Here is where the idea of equity comes into play. Pretend for a second that you are the partial owner of a company, say a 1% ownership. If there are 10 million shares of the company outstanding, that means you own 100,000 shares. As you work on your business more and more you start to see its revenue and profit increase, so you invest more of your time. In one month your company makes $5,000 in profit, the next month it makes $10,000 in profit, and then the next month it makes $18,000 in profit. You start to realize that the more time you invest into your business the more money it makes, which means nothing to someone being paid a salary (they are helping make the owners rich), but as a part owner it means everything to you.
Each month you invest more and more of your time in your business, and each month the profits increase. This, my friends, is the definition of increased returns on your investment. Say now that the company has gained good traction and is ready to pay out a dividend. A dividend, for those of us who don’t know, is a percentage of a company’s profit that is paid out to shareholders, and is usually paid out on a quarterly basis. Profits for the quarter were $50,000, and the company decides to pay half of that out in dividends. Since you own 1% of the company – or 100,000 shares – you get 1% of the $25,000 dollars, or $250 dollars.
I know that everyone reading this is ambitious and motivated, and you may be scoffing at $250. Might as well work for a salary, right? Wrong. As your business begins to gain more and more traction, its profits are going to increase. Maybe next quarter you get a dividend of $500, and then maybe a dividend of $1,000 the quarter after that. The point is that when you own equity in a company there is no cap to your potential earnings or your potential return on investment.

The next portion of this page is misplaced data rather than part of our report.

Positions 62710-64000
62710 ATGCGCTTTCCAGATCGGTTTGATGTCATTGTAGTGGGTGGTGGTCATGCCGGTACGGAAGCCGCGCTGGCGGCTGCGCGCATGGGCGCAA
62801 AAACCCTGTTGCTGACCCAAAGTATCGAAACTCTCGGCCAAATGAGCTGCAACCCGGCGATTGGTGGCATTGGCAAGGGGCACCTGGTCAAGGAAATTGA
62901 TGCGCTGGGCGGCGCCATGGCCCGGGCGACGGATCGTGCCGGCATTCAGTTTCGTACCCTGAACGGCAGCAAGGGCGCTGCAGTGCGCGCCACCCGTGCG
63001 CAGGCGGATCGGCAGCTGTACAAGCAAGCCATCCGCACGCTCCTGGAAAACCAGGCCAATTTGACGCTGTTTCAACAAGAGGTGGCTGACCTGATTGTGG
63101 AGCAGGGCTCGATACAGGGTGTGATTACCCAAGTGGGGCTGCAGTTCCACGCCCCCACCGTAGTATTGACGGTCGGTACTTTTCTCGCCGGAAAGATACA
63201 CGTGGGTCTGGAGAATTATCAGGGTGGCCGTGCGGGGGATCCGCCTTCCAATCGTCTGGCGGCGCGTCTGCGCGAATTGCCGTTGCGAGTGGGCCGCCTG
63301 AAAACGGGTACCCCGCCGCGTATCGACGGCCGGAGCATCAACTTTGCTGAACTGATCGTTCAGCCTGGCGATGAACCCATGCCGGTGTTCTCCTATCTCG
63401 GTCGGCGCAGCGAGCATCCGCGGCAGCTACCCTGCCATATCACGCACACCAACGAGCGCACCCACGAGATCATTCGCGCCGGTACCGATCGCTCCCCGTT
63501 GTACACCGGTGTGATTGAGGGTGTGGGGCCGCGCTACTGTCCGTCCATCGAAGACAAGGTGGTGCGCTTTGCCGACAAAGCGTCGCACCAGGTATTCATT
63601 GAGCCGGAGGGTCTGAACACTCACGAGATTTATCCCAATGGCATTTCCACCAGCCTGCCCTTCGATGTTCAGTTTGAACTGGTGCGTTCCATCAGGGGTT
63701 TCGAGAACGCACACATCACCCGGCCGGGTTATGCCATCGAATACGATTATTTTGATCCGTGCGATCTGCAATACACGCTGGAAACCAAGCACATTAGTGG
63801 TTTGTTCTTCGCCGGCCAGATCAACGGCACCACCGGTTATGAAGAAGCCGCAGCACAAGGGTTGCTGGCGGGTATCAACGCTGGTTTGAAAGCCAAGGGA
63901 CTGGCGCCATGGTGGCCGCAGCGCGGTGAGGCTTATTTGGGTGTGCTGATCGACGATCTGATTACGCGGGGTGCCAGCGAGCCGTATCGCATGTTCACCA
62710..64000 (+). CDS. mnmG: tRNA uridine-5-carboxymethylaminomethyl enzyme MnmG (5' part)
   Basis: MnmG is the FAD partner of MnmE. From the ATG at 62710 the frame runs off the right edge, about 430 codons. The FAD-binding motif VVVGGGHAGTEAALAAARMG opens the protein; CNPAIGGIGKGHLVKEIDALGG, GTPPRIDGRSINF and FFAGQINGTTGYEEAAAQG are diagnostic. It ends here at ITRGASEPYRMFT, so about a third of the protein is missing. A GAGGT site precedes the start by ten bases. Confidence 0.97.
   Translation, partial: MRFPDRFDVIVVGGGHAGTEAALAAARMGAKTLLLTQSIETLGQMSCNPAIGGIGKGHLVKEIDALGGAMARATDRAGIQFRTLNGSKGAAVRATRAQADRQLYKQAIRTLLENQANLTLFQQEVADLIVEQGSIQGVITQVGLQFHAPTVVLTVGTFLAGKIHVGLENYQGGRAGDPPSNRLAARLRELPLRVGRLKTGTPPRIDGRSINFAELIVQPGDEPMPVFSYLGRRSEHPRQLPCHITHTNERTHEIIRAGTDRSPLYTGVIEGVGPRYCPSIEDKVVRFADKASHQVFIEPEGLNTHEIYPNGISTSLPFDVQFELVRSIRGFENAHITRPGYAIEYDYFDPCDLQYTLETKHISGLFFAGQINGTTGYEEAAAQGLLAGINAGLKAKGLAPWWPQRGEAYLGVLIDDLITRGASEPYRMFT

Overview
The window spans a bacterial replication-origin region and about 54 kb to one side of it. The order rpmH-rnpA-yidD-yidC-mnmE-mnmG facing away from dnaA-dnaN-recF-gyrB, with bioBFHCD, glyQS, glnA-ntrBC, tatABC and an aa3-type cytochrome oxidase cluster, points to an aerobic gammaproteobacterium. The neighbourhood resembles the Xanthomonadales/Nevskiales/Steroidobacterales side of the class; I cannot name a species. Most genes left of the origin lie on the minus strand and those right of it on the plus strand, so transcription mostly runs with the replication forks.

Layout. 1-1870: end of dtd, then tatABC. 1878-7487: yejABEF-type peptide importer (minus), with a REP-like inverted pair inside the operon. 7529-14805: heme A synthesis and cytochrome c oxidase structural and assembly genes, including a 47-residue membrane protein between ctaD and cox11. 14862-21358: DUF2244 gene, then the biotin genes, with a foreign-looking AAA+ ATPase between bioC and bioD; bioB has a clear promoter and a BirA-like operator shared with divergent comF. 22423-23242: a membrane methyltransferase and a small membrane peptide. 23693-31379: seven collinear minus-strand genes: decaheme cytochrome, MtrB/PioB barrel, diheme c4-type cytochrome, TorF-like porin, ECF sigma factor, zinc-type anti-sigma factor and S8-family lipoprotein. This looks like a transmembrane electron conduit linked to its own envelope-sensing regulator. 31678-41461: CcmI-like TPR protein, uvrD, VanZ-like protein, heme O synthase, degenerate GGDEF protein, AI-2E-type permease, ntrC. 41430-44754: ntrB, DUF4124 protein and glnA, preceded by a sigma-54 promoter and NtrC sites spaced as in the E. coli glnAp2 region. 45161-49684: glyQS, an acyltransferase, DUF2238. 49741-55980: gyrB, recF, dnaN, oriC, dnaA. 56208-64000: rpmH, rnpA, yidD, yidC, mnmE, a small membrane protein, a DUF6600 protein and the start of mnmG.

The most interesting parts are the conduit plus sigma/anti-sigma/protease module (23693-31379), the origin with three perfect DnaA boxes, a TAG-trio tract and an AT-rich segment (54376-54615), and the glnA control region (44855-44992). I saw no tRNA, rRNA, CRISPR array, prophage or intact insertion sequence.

Going one step beyond dividends, owning equity in a company gives you the possible opportunity of a huge payout. I’m speaking, of course, of an acquisition or an IPO (initial public offering), the holy grail of entrepreneurship. If you own 1% of a company that sells for 100 million dollars, then boom, you’re a millionaire (pre-tax of course, those damn taxes). Talk about a great return on your investment.
I can feel everyone beginning to roll their eyes; there are risks involved, sure. It’s accepted that 9 out of every 10 startups fail, and it’s normally a startup that would offer you an equity stake. Indulge me for a minute, however, while I break down the risk and prove to you that it’s still a smarter investment to work for more equity rather than a higher salary.